The changes to Part IV of the Administration and Probate Act (1958) (Vic) (the Act) which came into effect from 1 March 2015 will affect those family members who are not mentioned in a will and seek to `challenge’ the will for provision or further provision from a deceased Estate in Victoria. Only those eligible family members listed under the Act will be able to apply to the court for provision. This represents a significant change to the rules which had been in place under the Act since 1998. The Act now specifies categories for eligibility based on dependency.
Previously under the Act broadly provided that any person may apply to the court for provision out of the contested Estate if he or she could show that the deceased had responsibility to provide for their proper maintenance and support. Thus there were no specific categories of persons eligible to apply for family provision as had been the case in other jurisdictions (other states). This aspect of the Victorian Act had been subject to criticism some arguing that it led to frivolous and opportunistic claims being made resulting in estates being unfairly reduced in defending such claims. The changes are in response to these criticisms and an attempt to ensure claims made are fair. The Act now lists categories of claimants able to lodge a family provision claim. Under the Act an eligible person means:
a) a spouse or domestic partner of the deceased’s death;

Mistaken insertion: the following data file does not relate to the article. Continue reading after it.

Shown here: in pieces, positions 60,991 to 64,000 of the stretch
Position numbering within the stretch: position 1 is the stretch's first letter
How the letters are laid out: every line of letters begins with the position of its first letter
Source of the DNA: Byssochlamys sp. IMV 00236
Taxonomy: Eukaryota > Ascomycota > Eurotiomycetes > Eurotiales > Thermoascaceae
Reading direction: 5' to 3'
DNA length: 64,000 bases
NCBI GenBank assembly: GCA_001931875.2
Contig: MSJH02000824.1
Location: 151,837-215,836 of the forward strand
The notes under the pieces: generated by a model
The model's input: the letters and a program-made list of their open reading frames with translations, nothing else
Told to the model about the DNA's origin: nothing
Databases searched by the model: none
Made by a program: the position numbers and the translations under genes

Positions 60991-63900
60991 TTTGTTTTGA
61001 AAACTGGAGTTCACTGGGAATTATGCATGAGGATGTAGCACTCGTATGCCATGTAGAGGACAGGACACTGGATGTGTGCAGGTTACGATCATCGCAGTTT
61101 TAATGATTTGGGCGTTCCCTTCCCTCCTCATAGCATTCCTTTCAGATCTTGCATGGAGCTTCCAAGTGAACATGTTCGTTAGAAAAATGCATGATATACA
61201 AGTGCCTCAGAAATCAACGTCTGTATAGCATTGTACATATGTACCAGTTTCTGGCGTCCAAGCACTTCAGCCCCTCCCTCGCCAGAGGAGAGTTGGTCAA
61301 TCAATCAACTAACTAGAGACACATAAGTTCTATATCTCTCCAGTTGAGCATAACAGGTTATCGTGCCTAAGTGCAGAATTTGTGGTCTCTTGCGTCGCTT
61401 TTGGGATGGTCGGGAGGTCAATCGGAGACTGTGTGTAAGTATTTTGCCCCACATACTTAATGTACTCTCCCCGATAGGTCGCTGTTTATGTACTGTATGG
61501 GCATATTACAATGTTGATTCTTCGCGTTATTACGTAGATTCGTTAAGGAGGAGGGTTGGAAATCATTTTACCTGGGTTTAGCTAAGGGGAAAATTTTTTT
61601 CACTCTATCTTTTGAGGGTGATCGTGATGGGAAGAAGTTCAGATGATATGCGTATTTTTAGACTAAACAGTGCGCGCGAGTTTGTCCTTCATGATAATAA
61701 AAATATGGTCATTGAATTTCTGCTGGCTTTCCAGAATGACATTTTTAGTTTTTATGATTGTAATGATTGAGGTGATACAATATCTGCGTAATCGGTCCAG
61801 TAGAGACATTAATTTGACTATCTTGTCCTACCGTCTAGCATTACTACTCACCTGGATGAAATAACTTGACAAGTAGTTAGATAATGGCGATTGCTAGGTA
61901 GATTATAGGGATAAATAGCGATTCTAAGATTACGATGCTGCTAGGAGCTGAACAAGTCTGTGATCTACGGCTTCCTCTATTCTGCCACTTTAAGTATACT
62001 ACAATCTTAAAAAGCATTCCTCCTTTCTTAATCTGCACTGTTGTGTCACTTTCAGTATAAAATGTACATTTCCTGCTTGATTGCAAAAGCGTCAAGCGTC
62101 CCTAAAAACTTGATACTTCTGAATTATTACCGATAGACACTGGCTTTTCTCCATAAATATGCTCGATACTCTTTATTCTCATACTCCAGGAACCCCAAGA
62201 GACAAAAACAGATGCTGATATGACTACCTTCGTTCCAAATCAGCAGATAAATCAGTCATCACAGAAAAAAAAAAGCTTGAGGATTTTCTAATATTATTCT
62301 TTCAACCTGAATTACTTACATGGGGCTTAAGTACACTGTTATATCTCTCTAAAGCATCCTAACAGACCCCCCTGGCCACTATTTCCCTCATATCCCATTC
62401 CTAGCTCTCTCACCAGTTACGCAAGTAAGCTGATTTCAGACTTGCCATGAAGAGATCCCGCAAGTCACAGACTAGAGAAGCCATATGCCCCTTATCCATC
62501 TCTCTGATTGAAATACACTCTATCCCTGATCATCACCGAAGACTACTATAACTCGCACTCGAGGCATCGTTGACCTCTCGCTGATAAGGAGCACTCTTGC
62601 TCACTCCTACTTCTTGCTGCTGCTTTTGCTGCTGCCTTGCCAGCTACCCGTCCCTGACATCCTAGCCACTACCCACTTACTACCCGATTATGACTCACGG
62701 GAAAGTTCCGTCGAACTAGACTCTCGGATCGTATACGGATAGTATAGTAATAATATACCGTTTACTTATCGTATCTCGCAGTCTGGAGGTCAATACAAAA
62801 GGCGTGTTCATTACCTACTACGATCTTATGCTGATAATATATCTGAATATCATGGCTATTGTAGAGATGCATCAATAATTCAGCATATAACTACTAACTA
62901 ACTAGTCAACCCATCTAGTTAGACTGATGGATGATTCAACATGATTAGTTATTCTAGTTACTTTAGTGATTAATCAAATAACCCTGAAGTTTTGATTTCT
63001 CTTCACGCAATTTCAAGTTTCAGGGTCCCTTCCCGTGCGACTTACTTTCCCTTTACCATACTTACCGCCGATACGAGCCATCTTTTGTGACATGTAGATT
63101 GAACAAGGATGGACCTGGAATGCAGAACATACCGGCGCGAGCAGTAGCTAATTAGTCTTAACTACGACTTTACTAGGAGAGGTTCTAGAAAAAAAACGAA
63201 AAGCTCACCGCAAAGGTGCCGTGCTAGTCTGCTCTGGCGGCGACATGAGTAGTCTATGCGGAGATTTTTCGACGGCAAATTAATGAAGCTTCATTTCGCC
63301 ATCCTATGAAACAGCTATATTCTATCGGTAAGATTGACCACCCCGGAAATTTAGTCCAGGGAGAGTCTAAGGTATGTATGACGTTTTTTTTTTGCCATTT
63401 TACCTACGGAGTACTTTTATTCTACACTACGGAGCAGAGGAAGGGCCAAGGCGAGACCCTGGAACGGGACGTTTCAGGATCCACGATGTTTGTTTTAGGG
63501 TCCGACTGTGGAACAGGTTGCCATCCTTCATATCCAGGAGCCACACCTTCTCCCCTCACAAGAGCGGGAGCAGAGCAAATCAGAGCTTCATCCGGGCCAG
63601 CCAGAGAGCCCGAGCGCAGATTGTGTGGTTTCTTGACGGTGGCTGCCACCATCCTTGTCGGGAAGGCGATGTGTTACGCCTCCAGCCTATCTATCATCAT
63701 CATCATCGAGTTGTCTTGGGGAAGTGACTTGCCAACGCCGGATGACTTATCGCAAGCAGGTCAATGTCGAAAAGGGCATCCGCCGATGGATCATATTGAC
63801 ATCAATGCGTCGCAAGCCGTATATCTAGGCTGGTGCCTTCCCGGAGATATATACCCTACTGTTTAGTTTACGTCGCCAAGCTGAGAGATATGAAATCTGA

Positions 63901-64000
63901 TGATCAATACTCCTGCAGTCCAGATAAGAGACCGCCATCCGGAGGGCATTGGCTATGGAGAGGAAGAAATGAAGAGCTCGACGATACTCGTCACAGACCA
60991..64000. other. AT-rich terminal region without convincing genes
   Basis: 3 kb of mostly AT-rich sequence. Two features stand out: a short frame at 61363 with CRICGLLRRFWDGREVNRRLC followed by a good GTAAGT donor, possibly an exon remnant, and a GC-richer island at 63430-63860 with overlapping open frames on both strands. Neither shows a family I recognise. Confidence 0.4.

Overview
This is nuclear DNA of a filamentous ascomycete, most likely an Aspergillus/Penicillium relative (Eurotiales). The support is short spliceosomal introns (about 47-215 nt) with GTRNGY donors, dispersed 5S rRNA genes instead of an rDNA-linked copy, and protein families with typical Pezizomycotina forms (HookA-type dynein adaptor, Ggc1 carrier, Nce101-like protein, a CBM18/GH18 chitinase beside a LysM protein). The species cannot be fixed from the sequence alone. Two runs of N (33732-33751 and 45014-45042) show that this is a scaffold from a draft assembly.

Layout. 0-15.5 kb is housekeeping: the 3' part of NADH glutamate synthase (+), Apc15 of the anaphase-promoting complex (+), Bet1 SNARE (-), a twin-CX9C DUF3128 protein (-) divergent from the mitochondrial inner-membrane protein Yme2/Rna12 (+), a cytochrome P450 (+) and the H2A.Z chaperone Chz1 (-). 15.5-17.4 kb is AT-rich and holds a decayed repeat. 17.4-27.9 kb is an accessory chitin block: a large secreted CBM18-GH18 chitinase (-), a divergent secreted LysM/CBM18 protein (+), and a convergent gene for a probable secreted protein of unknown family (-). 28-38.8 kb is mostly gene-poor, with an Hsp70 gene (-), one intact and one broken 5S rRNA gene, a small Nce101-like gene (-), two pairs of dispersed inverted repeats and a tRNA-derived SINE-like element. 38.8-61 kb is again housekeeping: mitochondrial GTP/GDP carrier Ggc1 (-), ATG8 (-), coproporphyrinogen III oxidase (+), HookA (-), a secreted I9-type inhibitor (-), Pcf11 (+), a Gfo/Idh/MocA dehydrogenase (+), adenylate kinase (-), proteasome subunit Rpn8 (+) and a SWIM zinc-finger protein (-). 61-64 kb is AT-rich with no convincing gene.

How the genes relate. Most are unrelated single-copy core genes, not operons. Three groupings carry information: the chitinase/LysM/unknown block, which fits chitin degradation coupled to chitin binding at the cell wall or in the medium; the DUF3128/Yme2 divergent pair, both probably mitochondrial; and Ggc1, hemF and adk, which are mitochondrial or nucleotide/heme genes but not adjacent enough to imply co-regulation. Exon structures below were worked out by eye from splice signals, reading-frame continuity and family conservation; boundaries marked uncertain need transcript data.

b) a child or stepchild of the deceased;
c) a child of the deceased (including an adopted or stepchild)who at the time of the deceased’s death, was under the age of 18 years, a full-time student aged between 18 and 25 years or under a disability;
d) a person who, for a substantial period during the deceased’s life, believed that the deceased was his or her parent and was treated by the deceased as his or her natural child;
e) a former spouse or domestic partner of the deceased (if a property settlement was not reached with the deceased following their separation);
f) a child or stepchild of the deceased not referred to in c) or d)
g) a person who, for a substantial period during the deceased’s life, believed that the deceased was his or her parent and was treated by the deceased as his or her natural child
h) a registered caring partner of the deceased;
i) a grandchild of the deceased;
j) a spouse or domestic partner of a child of the deceased (if the child dies within one year of the deceased’s death); and
k) a member of the household of which the deceased was (or had been in the past and would have likely been in the near future) also a member.
Under the new provisions the particular eligible persons listed above must have been dependent on the deceased for the eligible person’s proper maintenance and support and the court must consider the degree of dependency and the amount of provision ordered by the court must be proportionate to the eligible person’s dependency on the deceased at the time of death.
James McConvill & Associates are experienced practitioners in the area of Wills and Estates if you require any legal advice or assistance or would like more information on the changes to family provision please contact James McConvill & Associates.